mandag 28. november 2016

About cheap things, and very expensive ones

I told you before, but I really love the light we get sometimes this time of year. Heavy clouds, snow coming in and the sun peeking through small cracks between the clouds here and there and a few beams hitting the snow covered mountain sides behind everything. It's light and shadow and black as the night inside one single frame. We had a day like that yesterday, but today is just plain gray. Nothing very exiting happening with the light or anything else, but that's just the way it is. 

Ona, on a gray day last week. Not too much snow out here, as you might notice. Ilford HP5 scan directly from the film. M6 rangefinder with 35mm lens and yellow filter attached.  

Just had a short chat with one of my daughters. She's at school teaching to maybe become some kind of arts and crafts teacher at some point. This school used to be the best in Norway in producing great journalists and reporters back in the days, and they still got this great darkroom down in the basement somewhere. She discovered this some time ago, and have finally found the right person to ask about the possibility to get inside and hopefully make a print or two some day. She really had to look into the deep depths and dusty corners of the school to find the one in charge of the dark places, and hopefully we will find things that still works in there at some point. Can't wait to see the place, to be honest, but can't get myself over there until some time early next year.

While I was out there on the island, walking around having nothing else better to do, I found these things a bit interesting as they were scattered all around the place. I loaded the very light and plasticky Diana F+ with some film and snapped them up. Or at least I tried my very best to do so. Not too easy to know exactly what you manage to get stuck on film as the viewfinder on this toy camera is nothing even close to accurate when things are getting close-up. Focusing is clearly an issue as well, but you get what you get and no reason to get too picky when dealing with this kind of photographic equipment anyway. 

New Zealand businessman Graeme Hart has bought himself another new toy about to be delivered from the Kleven shipyard not too far away from where I live. We are talking about this little thing here, his 116 meters long brand new super yacht and I think the third in a row from the same shipyard. The last one, the 107 meters long "Ulysses" is now for sale should you fancy something like this. 
The reason I'm telling you this is that the new yacht is doing sea trials just outside my front door at the moment. It's a bit hard to avoid noticing, to tell you the truth. 
I just keep thinking about quite a few things I would rather like to own if had such a stupid amount of money laying around... 
Well, it's not going to be anything even close to a problem I would ever see coming, so that's the end of that thought. 

lørdag 26. november 2016

Pushed film

It's usually a nice feeling when you think you actually have learned something, or at least feel like you have moved a step further into something you have been struggling with for some time. I think, for me, pushing film has been something I have had some trouble with earlier. I might still have, mind you, but still I feel like having taken a short leap forward into that area lately. My earlier attempts has been half hearted and inconsistent, but the last few films seem to be more in the line of how I like the end results to appear.
So, what's the secret for me then, you might ask? Truth is that it's nothing big. A small adjustment during the exposure itself (to really try to stay on the slightly overexposed side) when I realize the light is a bit tricky, and finally by adding some time for the film to stay in the developer. In this case  I added around 10% on the suggested time, which seems to be about right. That's to my eyes and my likes, of course. Other people probably have different meanings and ways to do it. And probably quite a few also like their negatives to look nothing like I prefere, which is of course absolutely fine.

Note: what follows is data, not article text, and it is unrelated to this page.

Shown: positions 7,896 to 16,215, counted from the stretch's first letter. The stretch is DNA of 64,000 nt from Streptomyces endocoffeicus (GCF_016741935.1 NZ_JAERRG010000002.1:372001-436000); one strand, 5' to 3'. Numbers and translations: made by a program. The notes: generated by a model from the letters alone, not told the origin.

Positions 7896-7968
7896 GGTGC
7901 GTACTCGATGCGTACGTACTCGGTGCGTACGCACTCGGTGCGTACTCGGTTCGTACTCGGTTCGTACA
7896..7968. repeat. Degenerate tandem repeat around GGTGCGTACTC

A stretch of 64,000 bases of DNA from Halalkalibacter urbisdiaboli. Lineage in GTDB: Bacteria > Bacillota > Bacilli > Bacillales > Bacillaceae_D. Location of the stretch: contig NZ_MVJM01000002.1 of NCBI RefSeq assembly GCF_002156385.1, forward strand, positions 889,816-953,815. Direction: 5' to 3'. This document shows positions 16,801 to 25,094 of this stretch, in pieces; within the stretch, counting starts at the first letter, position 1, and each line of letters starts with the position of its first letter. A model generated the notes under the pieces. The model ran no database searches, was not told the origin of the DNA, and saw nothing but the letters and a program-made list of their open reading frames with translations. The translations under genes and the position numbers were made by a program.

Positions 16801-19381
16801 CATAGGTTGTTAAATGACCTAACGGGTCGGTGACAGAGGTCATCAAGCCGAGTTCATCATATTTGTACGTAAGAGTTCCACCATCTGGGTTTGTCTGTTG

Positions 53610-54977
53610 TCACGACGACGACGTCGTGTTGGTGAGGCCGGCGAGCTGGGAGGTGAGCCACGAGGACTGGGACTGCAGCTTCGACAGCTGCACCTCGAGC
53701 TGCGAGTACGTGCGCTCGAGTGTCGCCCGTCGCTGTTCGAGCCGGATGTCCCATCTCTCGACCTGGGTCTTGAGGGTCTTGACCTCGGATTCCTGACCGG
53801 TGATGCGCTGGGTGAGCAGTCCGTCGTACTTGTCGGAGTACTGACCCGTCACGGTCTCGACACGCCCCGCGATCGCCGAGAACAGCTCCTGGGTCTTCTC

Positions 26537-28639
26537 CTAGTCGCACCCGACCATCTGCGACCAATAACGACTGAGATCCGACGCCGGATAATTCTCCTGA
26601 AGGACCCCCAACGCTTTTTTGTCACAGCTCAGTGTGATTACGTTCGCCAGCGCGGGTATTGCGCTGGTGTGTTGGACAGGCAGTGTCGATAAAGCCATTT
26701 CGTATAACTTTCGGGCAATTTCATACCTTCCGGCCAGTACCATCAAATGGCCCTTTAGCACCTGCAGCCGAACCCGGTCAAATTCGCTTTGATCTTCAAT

Ona a few days ago. I usually take the trip up here at least one time each day, to the lighthouse on the top of the hill. This is looking down from there through a 50mm lens and a Nikon F3. Ilford PAN400 film pushed to 1600 ASA, developed in D-76 (stock).

It's been terrible weather all day over here. Rain in the non-stop kind of way, just as we are too used to see around this time of year. A tiny bit better now late in the evening, but my guess is that it's all just taking a deep breath just to come battering back quite soon. 
Tomorrow I got a few loose plans. Scanning the rest of the few films developed yesterday, and a couple of more things inside the house. It's probably best to keep oneself dry and warm indoors, I guess. 

Walking down from the lighthouse you have to pass this natural formation. The wind can really get some good speed through this narrow gap. Looks more like a venturi thing, actually, and sometimes you can actually feel something reminding you of the effect a Venturi nozzle will create through here when the wind is in the right direction. Ilford PAN400 @ 1600 ASA again. Nikon F3, 50mm Nikkor.

I just started to wright a review of the nice Nikon FM2 the other day. I might continue and finish that one off as well, since it's probably going to be a perfect day to do things like that.
The long term plan was to wright a few lines about the cameras I use, and maybe on a few of the lenses as well at some point. I did the Nikon F3 not too long ago. You can find the few thoughts I have about the beast over here somewhere.
I also did start a draft on a post a long time ago on some darkroom stuff. I might even pull that one out from it's hiding place as well one day. I don't know if it will be worth posting, but you never know. Depends a bit what people are looking for, I guess. It's not going to be deep stuff coming from this head, as you know. I tend to do things a bit easy and not very scientific, as you know from earlier.